remrrviuiun mu turn uuui nitric mi.
Anders walked to Simnasho.
Oliver Resh and Jack Staats were
Wapinitia callers Thursday of last
week. i : i 1 -Wf
Snow fell to a depth of an inch
two mornings this week. This morn
ing people here woke up to see at
least 13 inches of snow on the
While coming from the mountains
last Friday evening, his little child
with him, the door of Ralph Delco's
car came open and the little one fell
out, the wheel passing over it's head
and arm. A: ide from bruises the
child was unjured.
Fred Delco, after a visit with his
folks through Sunday, returned to
his work at Bend that evening.
Hnrstel Hollis was a Wapinitia
visitor on Monday.
lawn seeding on wet soil of a rather
acid reaction. The addition of phos
phated sheep manure as a top dress
i(jg if also suggested.
For rome reason yet unknown,
heavy breed chicks coming from
stock which has not been tested
for bacillary dirrhoea infection, show
a higher percentage infc:w,n with
this than do chk's of a
lighter nreed under simi'r.r condi
tion, say the experiment station.
Cooking a meringue in too hot
an oven makes it tough and watery,
If a slow oven is used for merin
gues they will set all the way through
and remain puffy after they are
taken from the oven
Third "d Fourth
: I.oui'hc Duus and Adeline Schilling
were absent from school Monday.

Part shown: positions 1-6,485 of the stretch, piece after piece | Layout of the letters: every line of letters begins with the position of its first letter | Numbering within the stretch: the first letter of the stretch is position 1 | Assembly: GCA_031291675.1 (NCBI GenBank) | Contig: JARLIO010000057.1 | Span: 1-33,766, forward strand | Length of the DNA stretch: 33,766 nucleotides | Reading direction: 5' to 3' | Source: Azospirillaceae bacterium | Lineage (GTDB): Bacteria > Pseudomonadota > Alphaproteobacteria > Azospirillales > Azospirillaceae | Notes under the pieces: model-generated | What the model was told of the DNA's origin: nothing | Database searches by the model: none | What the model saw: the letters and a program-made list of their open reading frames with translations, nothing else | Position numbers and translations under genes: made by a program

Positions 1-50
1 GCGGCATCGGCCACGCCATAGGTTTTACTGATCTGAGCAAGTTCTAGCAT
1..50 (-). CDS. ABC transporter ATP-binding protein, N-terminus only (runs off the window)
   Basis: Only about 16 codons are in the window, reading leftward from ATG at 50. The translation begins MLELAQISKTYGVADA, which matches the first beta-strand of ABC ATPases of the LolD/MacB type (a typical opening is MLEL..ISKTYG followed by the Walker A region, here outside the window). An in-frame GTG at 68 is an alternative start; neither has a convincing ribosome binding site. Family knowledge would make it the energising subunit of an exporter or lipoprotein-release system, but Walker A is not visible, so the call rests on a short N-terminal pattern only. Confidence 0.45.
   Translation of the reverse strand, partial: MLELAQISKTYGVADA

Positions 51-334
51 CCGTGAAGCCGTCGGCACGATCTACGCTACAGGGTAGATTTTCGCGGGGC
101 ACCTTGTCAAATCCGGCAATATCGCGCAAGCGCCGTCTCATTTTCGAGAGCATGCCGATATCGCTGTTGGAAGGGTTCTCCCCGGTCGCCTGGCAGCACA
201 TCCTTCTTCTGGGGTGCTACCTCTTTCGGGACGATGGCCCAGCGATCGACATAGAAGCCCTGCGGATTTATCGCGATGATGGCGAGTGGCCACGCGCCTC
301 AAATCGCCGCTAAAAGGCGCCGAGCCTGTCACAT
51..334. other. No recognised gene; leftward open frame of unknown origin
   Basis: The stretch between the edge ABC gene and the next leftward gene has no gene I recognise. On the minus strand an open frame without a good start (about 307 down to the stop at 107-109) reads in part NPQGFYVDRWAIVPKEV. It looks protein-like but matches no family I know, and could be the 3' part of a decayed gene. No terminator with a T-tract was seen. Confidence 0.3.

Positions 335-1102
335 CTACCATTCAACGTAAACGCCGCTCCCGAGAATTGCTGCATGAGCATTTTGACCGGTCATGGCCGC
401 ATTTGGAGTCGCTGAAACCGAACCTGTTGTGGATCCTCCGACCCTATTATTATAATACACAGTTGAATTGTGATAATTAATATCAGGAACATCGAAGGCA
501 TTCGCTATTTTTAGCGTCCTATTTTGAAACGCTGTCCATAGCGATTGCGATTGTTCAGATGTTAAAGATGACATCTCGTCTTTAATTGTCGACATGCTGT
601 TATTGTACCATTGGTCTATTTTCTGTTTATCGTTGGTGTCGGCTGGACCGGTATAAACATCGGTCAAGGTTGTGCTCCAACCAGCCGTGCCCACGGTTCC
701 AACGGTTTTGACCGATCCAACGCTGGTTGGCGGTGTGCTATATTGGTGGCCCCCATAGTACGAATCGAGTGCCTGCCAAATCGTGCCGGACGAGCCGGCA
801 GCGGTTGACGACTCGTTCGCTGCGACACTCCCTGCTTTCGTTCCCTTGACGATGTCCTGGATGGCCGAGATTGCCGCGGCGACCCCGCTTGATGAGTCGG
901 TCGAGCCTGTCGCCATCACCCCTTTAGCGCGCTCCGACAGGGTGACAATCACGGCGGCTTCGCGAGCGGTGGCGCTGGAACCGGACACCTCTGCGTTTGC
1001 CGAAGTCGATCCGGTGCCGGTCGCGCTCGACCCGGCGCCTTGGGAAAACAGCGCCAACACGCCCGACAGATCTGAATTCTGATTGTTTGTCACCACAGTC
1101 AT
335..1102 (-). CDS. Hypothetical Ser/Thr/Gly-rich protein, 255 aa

Fifth and Sixth
Ten pupils of tho Fifth rihI Sixth
grades visited the Maupin Times
building Thursday Mr. Semnirs
kindly gave us tome ide,, of Vw way
of printing H rnP'r-
Seventh and Eighth
L!1!ML '
Curtains of unbleached muslin are
practical for the bathroom as they
do not look limp or sleazy when
dampened by steamy air. Also they
arc easy to launder. Brighten them
up with a border or applique of fast
colored checked gingham, cretonne,
or plnin chambray,
In 1924 there were no cheese fac
tories in the routhern states. Last
year approximately 60 factories
manufactured more than 6,000,000
pounds of cheese valued at more
than ?1,000,000.
Preparations for pray applica
tions for control of San Jose scale
are now in order, say the entomo
lgists of the Oregon experiment sta
tion. Spray is applied in February
and early March, 12 gallons of con
centrated lime-sulphur to 100 gallons
Honey that is properly ripened and
Ed. Gabel recently purchased la of water,
McCormk-Deering tractor from
Shattuck Bros.
wnue navmg ms gas unK in g00d condition to begin with will
hv the Standard oil company's oil . . , . , .... IX.
truck last week, Ben Richard ou
inadvertantly struck a match near
by, causing the vapor in one of the
car to ignite. Clarence Ziegenhag
enj with rare presence of mind,